By posting 3 wins (so far) in 2010, the Lions have already bested their record from 2009. Although they have shown improvement on both sides of the ball and are a much better team then they were a year ago, that improvement has yet to translate into a huge increase in wins. This means, unfortunately, that the Lions will be picking early in the draft yet again.
This is nothing new to Lions fans, as they have watched their team get Top 10 picks through most of the past decade. For the most part, these picks have been disastrous, ranging from tragic (Charles Rogers) to embarrassing (Joey Harrington) to just plain bad (Mike Williams – though maybe Seattle will show the fault with big Mike really was just coaching!). In fact, not one first round pick remains on the team from the 2002-2006 drafts (Joey Harrington, Charles Rogers, Roy Williams, Mike Williams, and Ernie Sims).
The more recent years, however, have shown signs of hope. The last four drafts have netted two elite players in Calvin Johnson and Ndamukong Suh; a potential franchise quarterback in Matthew Stafford (obligatory caveat: if he can stay healthy); and an above average offensive tackle in Gosder Cherilus. If nothing else, the front office has started connecting on early picks, and if the Lions are ever going to climb out of the league’s basement, they will have to keep making the most of early draft picks.
With that in mind, here is a preview of some of the top players coming out of college this year who may end up wearing Honolulu Blue in 2011. Be sure to keep your eye on them in this year’s college bowl games!
Player Pos. College Ht. Wgt.
Patrick Peterson CB LSU 6’1 211
Prototype size and speed and elite talent make Peterson the most coveted defensive back in college football today. He is the first cornerback since Charles Woodson to win the Bednarik Award for college defensive player of the year. He is a shutdown corner who also plays the run well. The only knock on Peterson is that, unless the Lions get a Top 5 pick, he will likely be long gone before the Lions even have a chance at him.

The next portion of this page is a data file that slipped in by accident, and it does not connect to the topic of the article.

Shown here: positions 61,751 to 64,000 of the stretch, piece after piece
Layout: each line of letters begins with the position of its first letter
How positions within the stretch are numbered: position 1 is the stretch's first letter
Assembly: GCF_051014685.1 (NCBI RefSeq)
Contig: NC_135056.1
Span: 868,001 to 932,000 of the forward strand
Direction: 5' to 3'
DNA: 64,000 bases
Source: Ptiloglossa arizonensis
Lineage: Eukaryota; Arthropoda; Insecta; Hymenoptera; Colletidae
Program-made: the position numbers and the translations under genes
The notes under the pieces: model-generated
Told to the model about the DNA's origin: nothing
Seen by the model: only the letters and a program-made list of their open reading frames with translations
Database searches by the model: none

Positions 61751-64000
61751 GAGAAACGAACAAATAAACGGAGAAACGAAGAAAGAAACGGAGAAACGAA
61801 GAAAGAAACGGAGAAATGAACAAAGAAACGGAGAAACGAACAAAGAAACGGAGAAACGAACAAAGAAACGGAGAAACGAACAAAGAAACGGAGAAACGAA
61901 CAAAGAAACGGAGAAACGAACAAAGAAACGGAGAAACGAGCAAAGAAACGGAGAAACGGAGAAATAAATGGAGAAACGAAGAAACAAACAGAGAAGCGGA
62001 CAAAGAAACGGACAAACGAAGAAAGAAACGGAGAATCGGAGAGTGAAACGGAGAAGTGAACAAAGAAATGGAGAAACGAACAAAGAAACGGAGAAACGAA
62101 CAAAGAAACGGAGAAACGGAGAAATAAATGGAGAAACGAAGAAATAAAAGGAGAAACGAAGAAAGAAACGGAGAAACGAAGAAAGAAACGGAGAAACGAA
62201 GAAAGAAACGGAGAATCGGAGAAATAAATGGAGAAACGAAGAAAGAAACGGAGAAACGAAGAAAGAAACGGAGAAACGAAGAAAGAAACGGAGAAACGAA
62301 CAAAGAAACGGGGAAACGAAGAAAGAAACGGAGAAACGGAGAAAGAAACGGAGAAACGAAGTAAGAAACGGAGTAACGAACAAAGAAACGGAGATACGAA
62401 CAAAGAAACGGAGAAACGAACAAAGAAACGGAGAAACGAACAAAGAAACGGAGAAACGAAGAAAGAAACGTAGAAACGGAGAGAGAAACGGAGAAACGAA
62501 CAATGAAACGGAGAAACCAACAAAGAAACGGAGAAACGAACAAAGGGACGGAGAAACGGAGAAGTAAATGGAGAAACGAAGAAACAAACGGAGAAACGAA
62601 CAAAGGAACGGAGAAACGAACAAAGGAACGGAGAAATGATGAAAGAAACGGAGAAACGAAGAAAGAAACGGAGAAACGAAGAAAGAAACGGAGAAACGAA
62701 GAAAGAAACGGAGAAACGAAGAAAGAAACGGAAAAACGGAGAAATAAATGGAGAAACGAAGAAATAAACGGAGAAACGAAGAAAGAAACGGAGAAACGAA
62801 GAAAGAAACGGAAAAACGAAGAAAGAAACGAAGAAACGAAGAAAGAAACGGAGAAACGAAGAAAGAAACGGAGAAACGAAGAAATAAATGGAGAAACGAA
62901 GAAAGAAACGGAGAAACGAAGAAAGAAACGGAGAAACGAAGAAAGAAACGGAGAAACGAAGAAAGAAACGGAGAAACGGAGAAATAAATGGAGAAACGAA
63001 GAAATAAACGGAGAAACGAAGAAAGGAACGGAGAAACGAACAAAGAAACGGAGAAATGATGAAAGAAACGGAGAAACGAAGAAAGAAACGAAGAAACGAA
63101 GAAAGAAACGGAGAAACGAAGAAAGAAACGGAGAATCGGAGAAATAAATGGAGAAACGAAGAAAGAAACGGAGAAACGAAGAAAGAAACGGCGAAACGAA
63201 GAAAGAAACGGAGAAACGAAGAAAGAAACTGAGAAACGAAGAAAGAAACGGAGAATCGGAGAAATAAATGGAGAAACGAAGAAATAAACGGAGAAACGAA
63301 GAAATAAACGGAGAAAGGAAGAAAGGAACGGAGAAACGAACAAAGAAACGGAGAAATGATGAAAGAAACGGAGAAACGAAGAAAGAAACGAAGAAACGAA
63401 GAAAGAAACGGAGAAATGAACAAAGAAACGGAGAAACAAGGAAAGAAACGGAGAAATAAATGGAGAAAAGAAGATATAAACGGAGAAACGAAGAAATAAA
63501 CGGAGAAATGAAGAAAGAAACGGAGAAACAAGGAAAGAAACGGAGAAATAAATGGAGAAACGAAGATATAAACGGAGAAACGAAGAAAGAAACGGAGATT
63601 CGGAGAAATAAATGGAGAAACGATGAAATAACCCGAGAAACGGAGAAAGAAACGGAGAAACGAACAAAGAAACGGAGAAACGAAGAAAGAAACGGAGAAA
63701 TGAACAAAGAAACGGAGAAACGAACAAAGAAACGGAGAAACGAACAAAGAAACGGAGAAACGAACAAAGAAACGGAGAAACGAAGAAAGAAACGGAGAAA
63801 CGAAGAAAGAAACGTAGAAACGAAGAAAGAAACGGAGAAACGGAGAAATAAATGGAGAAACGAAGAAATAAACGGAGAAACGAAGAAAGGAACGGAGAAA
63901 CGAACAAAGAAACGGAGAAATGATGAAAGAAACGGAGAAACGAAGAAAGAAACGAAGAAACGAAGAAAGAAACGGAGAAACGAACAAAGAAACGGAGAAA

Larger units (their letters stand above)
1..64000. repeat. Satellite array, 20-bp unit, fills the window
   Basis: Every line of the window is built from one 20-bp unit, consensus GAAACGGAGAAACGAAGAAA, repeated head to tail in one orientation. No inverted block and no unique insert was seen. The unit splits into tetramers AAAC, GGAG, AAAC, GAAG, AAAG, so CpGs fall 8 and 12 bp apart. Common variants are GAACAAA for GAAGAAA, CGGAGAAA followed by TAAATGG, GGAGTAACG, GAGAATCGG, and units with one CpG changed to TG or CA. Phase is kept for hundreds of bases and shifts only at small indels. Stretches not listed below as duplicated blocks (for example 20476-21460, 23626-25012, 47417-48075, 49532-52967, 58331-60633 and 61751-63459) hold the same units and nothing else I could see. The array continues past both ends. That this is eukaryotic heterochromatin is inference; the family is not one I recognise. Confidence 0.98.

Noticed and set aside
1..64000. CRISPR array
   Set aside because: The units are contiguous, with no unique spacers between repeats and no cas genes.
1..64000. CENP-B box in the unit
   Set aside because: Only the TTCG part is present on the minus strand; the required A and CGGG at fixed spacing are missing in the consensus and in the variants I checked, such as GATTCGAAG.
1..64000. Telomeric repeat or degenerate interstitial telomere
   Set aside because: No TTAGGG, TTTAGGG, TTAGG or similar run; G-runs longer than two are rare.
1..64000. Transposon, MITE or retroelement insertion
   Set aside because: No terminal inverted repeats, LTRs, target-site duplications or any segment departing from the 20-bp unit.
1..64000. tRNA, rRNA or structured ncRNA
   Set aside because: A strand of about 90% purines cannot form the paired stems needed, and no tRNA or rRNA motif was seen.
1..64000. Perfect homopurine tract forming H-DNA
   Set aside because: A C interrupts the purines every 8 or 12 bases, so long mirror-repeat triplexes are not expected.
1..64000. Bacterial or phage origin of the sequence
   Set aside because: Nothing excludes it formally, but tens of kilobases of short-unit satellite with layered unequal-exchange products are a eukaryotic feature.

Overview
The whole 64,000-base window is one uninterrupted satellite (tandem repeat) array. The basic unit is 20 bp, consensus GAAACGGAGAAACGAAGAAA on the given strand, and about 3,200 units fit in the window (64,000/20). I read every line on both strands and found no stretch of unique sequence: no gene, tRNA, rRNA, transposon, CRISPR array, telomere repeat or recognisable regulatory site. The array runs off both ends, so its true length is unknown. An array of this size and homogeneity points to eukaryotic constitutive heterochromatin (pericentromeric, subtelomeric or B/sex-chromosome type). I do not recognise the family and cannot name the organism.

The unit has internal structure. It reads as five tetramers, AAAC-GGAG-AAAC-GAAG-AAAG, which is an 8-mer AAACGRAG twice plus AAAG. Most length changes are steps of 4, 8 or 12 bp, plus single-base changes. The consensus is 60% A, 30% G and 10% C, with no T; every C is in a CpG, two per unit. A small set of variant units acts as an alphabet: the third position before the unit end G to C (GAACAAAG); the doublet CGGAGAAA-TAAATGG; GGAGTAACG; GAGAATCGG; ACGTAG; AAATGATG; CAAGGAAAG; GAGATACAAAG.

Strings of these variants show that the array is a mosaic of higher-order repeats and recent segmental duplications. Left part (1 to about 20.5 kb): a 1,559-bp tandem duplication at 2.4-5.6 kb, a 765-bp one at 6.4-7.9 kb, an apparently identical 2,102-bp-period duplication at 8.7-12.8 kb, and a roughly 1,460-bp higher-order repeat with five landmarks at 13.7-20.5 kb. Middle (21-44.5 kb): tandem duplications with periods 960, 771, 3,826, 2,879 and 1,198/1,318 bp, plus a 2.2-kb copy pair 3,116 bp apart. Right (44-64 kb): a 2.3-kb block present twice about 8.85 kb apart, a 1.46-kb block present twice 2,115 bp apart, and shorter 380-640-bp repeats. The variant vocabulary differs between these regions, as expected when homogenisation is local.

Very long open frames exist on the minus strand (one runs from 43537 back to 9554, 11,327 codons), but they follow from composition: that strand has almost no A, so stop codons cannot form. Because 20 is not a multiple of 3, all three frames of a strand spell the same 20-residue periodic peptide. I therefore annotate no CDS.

Da’Quan Bowers DE Clemson 6’4 280
Although the Lions defensive line has become a strength this year, if Bowers were still on the board when the Lions pick came up they would have to give him a long, hard look. A #1 prospect coming out of high school, the quick and powerful Bowers lived up to expectations at Clemson, where the junior won the 2010 Nagurski award for college defensive players. Strong against the run and a terror for passers, Bowers could make the Lions defensive line the best in the league.
Gabe Carimi OT Wisconsin 6’8 320
A product of the Wisconsin football program known for producing top offensive linemen, Carimi has started at left tackle for the Badgers for the past two years. A solid run blocker due to his massive size and strength, there is some concern whether he is athletic enough to handle speed rushers in the passing game at the pro level.
Anthony Castonzo OT Boston College 6’7 295
The Yin to Carimi’s Yang, what Castonzo lacks in size and strength he makes up for in skill and athleticism. Finishing his junior year, Castonzo has been a starter for BC from day one. He has the quickness to take on a speed rusher and get to the second level in run blocking. However, unless he spends a lot of time with the strength trainer, he may be a liability in short-yardage situations.
Akeem Ayers OLB UCLA 6’4 255
If the Lions look to replace Julian Peterson next year, Ayers would be a slightly bigger and faster model. A redshirt junior, Ayers has become the undisputed leader on the Bruins defense, and projects to a strongside linebacker in a 4-3 scheme. Assuming he declares for the draft, Ayers’s size and speed would be a good fit on the Lions defense. The only knock on him is that his tackling needs to improve (so again, he would be a good fit on the Lions D! Zing!).
Prince Amukamara CB Nebraska 6’1 205
A big, physical cornerback, Amukamara can make an impact in both pass and run defense. He has good instincts and quick feet, but does not possess elite speed. Of course, that’s what they said about Charles Woodson, and he worked out okay. Besides, how great would it be to have TWO former Cornhuskers with difficult-to-pronounce names?
Andrew Luck QB Stanford 6-4 235
What would a draft article be without a little quarterback controversy? This one is probably a moot point since Luck (assuming the redshirt sophomore declares for the draft) could very well be the number one pick. However, should the young man be sitting on the board when the Lions have their first pick, it may cause some uncomfortable moments in the war room. Luck has prototypical size, arm and pocket presence for a top NFL quarterback.
Although Matthew Stafford has shown great promise when he has played, the fact is he has not played very much. Seeing what Sam Bradford has done in St. Louis this year could have the Lions front office hoping to get “Lucky.” Ouch, what an awful pun.